This research has been presented at:
- DEF CON 31 - ELECTRONizing macOS privacy
- Objective By the Sea - ELECTRONizing macOS Privacy - a New Weapon in Your Red Teaming Armory
In 2019 I wrote a blog post about injecting code to Electron apps to impersonate their TCC permissions. The trick was really simple because at that time the only thing an attacker had to do was to modify one of the Electron app’s HTML files or the whole ASAR. In macOS Ventura, this trick stopped working as the app protection mechanism has been introduced.
This mechanism broke my simple Electron injection technique so it was time to figure out something new…
TCC inheritance problem
TCC is now a much bigger mechanism than it was before. As we all know, complicity usually indicates vulnerabilities. One such example is the inheritance of privacy privileges (look at: CVE-2020-10008). What happens when an entitled process spawns a child that wants to access something? Or if a process has a completely separate privileged helper that wants to access your desktop for example? Who should be then responsible for that action - the parent or the child?
As I’m not going to update this post in the future, please keep in mind that the TCC inheritance may change in the future. On macOS Sonoma, generally speaking, situation looks as follows:
- When an app has private TCC entitlements – its permissions are not inherited by other apps they spawn
- When an app has TCC permission granted by the user (User clicked “OK” in the prompt) - its permissions are inherited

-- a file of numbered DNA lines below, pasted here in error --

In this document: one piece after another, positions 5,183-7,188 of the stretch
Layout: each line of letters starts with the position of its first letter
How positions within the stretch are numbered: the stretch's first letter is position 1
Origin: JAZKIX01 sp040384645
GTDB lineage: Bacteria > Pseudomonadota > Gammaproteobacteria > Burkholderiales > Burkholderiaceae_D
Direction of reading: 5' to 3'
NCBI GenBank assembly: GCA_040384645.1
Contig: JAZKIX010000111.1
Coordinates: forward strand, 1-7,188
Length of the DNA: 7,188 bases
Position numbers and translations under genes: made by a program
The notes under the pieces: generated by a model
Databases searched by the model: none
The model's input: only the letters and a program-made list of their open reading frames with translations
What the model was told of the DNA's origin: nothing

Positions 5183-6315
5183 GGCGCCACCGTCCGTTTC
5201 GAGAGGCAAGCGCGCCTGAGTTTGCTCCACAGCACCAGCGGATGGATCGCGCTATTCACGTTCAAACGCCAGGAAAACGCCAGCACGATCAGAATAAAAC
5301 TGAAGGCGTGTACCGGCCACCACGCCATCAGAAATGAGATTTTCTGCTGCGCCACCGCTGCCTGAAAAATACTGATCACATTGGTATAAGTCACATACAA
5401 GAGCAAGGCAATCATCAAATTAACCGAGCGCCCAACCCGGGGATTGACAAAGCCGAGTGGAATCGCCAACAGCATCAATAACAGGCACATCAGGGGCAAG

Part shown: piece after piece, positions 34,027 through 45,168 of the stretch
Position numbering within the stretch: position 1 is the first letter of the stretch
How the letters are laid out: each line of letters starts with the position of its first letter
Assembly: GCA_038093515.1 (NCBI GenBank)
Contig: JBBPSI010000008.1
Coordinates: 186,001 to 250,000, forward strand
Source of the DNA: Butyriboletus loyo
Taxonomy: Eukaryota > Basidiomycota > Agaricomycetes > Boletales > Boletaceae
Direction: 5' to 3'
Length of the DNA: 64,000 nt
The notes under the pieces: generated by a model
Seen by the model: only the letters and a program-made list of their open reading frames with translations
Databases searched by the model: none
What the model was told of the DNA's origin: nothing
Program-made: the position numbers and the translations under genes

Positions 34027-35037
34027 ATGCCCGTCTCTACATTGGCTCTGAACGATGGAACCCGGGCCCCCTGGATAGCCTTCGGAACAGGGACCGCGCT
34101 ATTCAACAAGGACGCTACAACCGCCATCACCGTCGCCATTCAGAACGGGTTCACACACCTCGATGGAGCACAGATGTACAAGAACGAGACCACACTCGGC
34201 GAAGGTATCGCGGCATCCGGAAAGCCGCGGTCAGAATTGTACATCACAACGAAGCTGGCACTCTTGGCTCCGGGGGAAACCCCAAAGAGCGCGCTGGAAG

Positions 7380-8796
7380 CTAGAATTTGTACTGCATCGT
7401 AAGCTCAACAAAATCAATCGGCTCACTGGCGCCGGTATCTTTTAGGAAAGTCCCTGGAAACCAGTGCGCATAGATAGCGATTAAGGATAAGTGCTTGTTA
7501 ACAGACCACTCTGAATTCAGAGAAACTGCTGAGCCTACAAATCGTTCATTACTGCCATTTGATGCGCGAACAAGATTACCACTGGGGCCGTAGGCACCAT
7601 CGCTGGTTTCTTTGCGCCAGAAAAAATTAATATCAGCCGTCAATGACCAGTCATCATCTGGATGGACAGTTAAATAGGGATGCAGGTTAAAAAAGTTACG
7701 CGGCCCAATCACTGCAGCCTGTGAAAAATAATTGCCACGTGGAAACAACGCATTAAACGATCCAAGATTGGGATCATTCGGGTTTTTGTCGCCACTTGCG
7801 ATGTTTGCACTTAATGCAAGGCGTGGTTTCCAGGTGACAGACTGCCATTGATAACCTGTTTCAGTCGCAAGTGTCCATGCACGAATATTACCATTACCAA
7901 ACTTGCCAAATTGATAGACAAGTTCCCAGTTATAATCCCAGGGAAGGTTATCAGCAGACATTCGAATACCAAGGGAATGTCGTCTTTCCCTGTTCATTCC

Electron apps are in the second group so if we make our target Electron app spawn a malicious process - we would be able to inherit its TCC permissions.
--inspect flag for the rescue
Turns out that Electron has a debugging feature that we may trigger by setting a
--inspect flag. Before we do so it’s important to verify if the targeted app respects it:
$ npx @electron/fuses read --app /Applications/Test.app
Analyzing app: Test.app
Fuse Version: v1
RunAsNode is Enabled
EnableCookieEncryption is Disabled
EnableNodeOptionsEnvironmentVariable is Enabled
EnableNodeCliInspectArguments is Enabled
EnableEmbeddedAsarIntegrityValidation is Disabled
OnlyLoadAppFromAsar is Disabled
LoadBrowserProcessSpecificV8Snapshot is Disabled
EnableNodeCliInspectArguments is enabled it means that we can use the
const exec = require('child_process').exec;
You may ask what if
EnableNodeCliInspectArguments is disabled? - Well, injecting to old vulnerable versions still works.
Take a look at the demos below.
Teams vs electroniz3r
Visual Studio Code vs electroniz3r